It's fairly obvious that a coordinated attack is not the same as "providing legitimate information". If the two gentlemen I block have reason to give credence to the sources supplied, I wonder why they felt it more important to repeat their changes than to explain them. --Ed Poor Talk 11:31, 30 April 2008 (EDT)
- What's "94% voluntary dropout rate" mean? Does it mean that only 6% of the Church is left, or that 94% of dropouts are voluntary? I'm confused.-LawrenceA 10:53, 14 November 2008 (EST)
What these extraordinary figures mean, at the risk of belaboring the obvious, is that the church never had an effective mind control technique. People just kept walking away, probably due to the high demands on their time.
Removed from article:
- Moonies are also accused of separating members from their families, and pressuring members to work long hours and hand over what they earn to the "Church".
This is really three separate complaints. Each has a measure of truth, but each also obscures the reality. Like a Catholic monastery, a Unification Church witnessing center in the 1970s and 1980s was populated by full-time religious people. They lived and worked as brothers and sisters, apart from their natural families. Also, as in the Catholic monastic tradition, Unification Church members followed a schedule of activities from early morning to late at night. From the late 1960s to the early 1970s, church members who lived in centers did have outside employment and nearly all chose to donate their earnings to the church. Organized fundraising replaced that, and all funds received by church members from donors had to be reported and turned in; to do otherwise would have been a violation of law. --Ed Poor Talk 12:14, 29 November 2008 (EST)
"Sun Myung Moon in South Korea in 1954, and who remained its head until late 2009, when he turned over official leadership to his sons."--something might be amiss: a missing verb in the first clause, perhaps? Either way, if somebody knows WHAT Sun Myung Moon did in Korea in 1954, could he please put it in the article? AlexWD 09:28, 19 December 2009 (EST)
I think the article suffers from haphazard research, both in simple facts and in point of view.
For example, the reported Easter revelation from Jesus, which launched his mission, was written as occurring in 1936. But the next source I checked (for something else) gave the year as 1935. Apparently some sources understand that Rev. Moon reckons his age in Korean style, where the unborn child's 9 months in the womb is considered the first year of life (hence, a newborn baby is "one year old"). Rev. Moon was 16 (by Korean age reckoning) in 1935, when by the Gregorian calendar he had been alive for 15 years, 3 months.
I note also that the "development" section runs counter to the church's account, saying that "a variety of sources" including P.M. Kim and Y.O. Kim contributed to the church's theology. Moon says he came up with the theology while studying the Bible and praying, attributing the new ideas to revelation. In particular, Y.O. Kim joined the church in 1954, and I've never heard of any ideas of her own being added to the church's teachings. Nor have the church's teachings changed in any significant way since then. --Ed Poor Talk 09:26, 14 February 2011 (EST)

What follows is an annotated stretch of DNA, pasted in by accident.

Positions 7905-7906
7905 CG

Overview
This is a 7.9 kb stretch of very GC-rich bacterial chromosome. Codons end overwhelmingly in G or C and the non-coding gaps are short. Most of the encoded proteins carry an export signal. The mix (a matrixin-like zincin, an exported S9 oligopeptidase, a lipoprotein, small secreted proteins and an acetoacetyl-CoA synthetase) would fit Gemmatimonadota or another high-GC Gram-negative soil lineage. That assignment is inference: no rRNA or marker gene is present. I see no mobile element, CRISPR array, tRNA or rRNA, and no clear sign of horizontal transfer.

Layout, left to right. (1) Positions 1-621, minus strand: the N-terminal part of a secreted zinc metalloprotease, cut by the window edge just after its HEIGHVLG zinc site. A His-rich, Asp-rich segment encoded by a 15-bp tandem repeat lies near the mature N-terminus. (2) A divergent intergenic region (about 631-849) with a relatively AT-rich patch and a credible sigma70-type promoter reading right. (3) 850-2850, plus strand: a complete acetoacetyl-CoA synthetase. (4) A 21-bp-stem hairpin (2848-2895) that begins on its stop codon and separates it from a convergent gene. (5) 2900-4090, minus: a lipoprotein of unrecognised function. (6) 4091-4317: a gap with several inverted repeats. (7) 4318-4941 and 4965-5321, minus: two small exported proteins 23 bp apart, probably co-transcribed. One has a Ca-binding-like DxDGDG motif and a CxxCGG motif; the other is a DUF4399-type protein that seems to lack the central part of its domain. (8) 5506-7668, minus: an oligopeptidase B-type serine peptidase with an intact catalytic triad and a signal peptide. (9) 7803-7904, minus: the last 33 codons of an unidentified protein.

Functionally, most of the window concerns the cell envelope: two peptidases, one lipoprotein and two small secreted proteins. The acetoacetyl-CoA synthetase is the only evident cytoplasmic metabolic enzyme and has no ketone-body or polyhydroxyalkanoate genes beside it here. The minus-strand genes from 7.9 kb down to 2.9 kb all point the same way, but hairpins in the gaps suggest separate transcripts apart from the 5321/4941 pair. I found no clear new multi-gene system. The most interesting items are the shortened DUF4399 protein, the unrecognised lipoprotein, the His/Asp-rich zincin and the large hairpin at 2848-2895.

Who says what
The bit about "calling himself the Lord of the Second Advent" is misleading. This is not how Rev. Moon has presented himself, but is the (uncredited) viewpoint of church opponents.
One of the arguments against the church is assertion that its founder pretends to be the Messiah. This is damaging for two reasons:
- Any true claimant would be so humble as not to exalt himself this way (i.e., Jesus told his followers not to go around calling him the Messiah)
- The Bible specifically warns Christians not to take up with anyone claiming to be the second advent
It was only after many decades of Unification Church history that the "Messianic secret" was dropped, when Moon's right hand man, Bo Hi Pak, mentioned it in a theological conference. Of course, everyone has always known that church members considered the founder to be the Messiah, but that is vastly different from saying he is self-proclaimed.
The article needs to explain more about the church's idea of the role of John the Baptist. It was John's mission to proclaim that Jesus was the Christ, and (the church teaches) John's failure to convey this point which led to the crucifixion (which, the church teaches, prematurely ended Christ's mission on earth). --Ed Poor Talk 09:40, 14 February 2011 (EST)
- You might want to chat with Daniel1212, who appears to be the only other user who has substantially added to the article in a long time. DouglasA 09:54, 14 February 2011 (EST)
Proposal to expand
While Unificationism might remain the umbrella article - or even evolve into a portal - I think we need separate pages for Unification Church, Lovin' Life Ministries, UCI, Theology of the Unification Church, Unification Thought (philosophy based mostly on the church's idea of the Principle of Creation); as well as biographical articles on church founders and major leaders. --Ed Poor Talk 11:26, 15 September 2011 (EDT)
Do they claim to be Christian? I think whether they do or not is pretty important, and either way should be mentioned early in the page to give some context.Cmurphynz 03:58, 17 July 2012 (EDT)
It's okay to mention controversies, but the "conquer and subjugate" quote turned out to be a translation error, rather than a gaffe. Feel free to mention legitimate criticisms, though. --Ed Poor Talk 19:51, 2 September 2012 (EDT)